Tuesday, March 29, 2011

Obama's Speech on U.S. Involvement in Libya

A U.S. President's speech to the nation is usually pretty interesting, and tonight's Obama delivery was 7.5/10 interesting. At a time when there looks like a potential prolonged involvement in protecting Libyan citizens/getting rid of Gadhafi, there's a great deal of pressure on him, and a surplus of criticisms. Tonight he gave an engaging and convincing address on the recent U.S. role in Libya.

First, a little perspective on the political situation abroad, and pressures on Obama.

In addition to Libya, there's been similar unrests, protests, government crackdowns and murders in Yemen, Bahrain, Syria, and other nations in that area of the world. Good questions are asked of the U.S., and NATO, like, why back the rebels in one country, while not offering help to others seeking escape from dictatorial rule. There does not appear to be an easy answer, or at least quick one. So the pressure was on Obama to outline why the U.S. led a NATO force to neuter the Libyan air force, what their future role would be, and how they might afford this.

Well, for this far east Canadian blogger, he spoke the prepared words very convincingly, and answered some questions rather clearly. Obama's critics often say that he should have sent in military help three or more weeks ago. However, he tells his audience and critics that the decision of the U.S. and NATO to act in Libya was made in 31 days as opposed to one year in the 1990s for a similar involvement in Bosnia. So it was relatively quick, and needed at least that time to coordinate with at least a dozen other nations.

He outlines the rationale for going in, emphasizing Gadhafi's violent rule and crackdown of his people. As well, he reminded listeners that the Arab League, and opposition leaders in Libya were the ones in the first place to ask for help there - sometimes those same nations seem to forget that. The question of how involved will the U.S. be, was approached in a way that to this observer, would be generally agreeable for the audience. Obama said that the U.S. has done what it set out to do, i.e., disable Libya's air capabilities (though he did allude to other military weapons that Libya use on the rebels), and that it would be a mistake to escalate the involvement, like the experience in Iraq. He said the Libyan people were the ones to change the regime there.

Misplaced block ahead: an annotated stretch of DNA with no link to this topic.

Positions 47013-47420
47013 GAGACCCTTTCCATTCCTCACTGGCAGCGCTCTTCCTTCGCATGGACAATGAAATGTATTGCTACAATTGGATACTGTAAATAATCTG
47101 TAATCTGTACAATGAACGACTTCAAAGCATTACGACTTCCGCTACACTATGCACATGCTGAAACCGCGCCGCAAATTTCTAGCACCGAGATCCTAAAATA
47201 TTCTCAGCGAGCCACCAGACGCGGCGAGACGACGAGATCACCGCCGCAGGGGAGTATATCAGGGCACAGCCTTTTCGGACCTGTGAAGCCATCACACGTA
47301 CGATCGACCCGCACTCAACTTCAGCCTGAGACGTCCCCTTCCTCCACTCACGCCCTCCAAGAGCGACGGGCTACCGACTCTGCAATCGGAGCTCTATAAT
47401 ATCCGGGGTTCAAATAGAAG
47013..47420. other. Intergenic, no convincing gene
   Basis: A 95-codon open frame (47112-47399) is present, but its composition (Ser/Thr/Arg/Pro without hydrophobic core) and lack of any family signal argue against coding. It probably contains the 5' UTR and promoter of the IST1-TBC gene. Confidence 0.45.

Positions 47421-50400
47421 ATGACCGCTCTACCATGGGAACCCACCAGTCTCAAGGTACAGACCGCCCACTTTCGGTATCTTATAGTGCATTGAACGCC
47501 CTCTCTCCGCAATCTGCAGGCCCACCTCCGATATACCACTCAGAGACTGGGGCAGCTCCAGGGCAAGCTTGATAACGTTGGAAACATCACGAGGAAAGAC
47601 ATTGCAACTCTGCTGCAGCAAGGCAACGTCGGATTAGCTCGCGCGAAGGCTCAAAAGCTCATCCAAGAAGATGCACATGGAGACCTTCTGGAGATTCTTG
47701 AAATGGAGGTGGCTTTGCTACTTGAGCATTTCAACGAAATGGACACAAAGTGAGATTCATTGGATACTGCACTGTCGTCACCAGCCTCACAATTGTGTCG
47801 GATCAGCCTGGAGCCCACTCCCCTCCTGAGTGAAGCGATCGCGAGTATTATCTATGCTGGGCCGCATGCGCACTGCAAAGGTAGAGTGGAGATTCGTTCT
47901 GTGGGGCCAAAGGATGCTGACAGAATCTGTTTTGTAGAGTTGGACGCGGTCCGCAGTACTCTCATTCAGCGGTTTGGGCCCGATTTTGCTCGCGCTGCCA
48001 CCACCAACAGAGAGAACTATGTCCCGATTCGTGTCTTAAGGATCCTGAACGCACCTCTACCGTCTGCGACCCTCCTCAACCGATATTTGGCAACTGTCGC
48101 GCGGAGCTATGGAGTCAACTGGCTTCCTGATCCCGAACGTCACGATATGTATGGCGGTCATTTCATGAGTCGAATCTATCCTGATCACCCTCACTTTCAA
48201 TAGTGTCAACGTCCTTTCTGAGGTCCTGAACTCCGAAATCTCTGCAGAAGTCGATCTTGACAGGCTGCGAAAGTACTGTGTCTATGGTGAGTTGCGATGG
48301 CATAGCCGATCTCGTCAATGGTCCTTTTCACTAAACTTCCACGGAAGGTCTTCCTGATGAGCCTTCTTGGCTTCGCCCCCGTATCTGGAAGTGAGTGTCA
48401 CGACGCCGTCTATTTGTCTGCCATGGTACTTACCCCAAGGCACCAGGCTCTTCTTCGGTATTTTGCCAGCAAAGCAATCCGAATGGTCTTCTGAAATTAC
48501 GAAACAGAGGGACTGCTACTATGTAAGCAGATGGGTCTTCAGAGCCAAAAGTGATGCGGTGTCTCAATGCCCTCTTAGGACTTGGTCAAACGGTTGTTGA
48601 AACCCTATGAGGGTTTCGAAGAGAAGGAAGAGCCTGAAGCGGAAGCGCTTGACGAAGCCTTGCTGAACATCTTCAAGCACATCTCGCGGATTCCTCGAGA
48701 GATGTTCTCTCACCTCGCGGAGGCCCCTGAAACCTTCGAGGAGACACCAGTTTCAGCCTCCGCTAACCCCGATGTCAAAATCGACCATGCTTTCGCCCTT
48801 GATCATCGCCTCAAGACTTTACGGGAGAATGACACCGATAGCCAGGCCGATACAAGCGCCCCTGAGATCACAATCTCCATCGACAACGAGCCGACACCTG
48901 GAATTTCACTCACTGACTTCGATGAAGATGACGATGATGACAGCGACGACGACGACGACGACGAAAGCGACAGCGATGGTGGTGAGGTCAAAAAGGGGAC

One more thing that had to resonate with citizens, was the mention of the economic drain another "Iraq" type war would have on the already recession-healing U.S. economy. He said that one had already cost $1 trillion.

While he did not mention the other specific troubled nations experiencing democratic protests, he said that there were ways that the U.S. could help. One can guess that it might also be in similar ways to treatment of Egypt's Mubarak, and Libya's Gadhafi.. freezing assets, and sanctions, jamming communications, but perhaps also a limited role in a NATO unit. However, the first question that might come to mind, is, how is this possible for all the other countries simultaneously? And. Should they even expect this? Is is fair to expect it?

Obama has been very careful to not be perceived by the Mid-East countries as their usual target, the devilish Western aggressor. He seems to be playing out the whole involvement in a wise way so far. Certainly, he seems to have learned some history lessens from Bush's Iraq experience also. But there are other reasons to be careful with his words, and actions. The rebels in 2011's North Africa rebellions, are who exactly? Are there more dangerous elements among them, like a certain more established group in Egypt, who might influence change, but have not had a positive or democratic image themselves?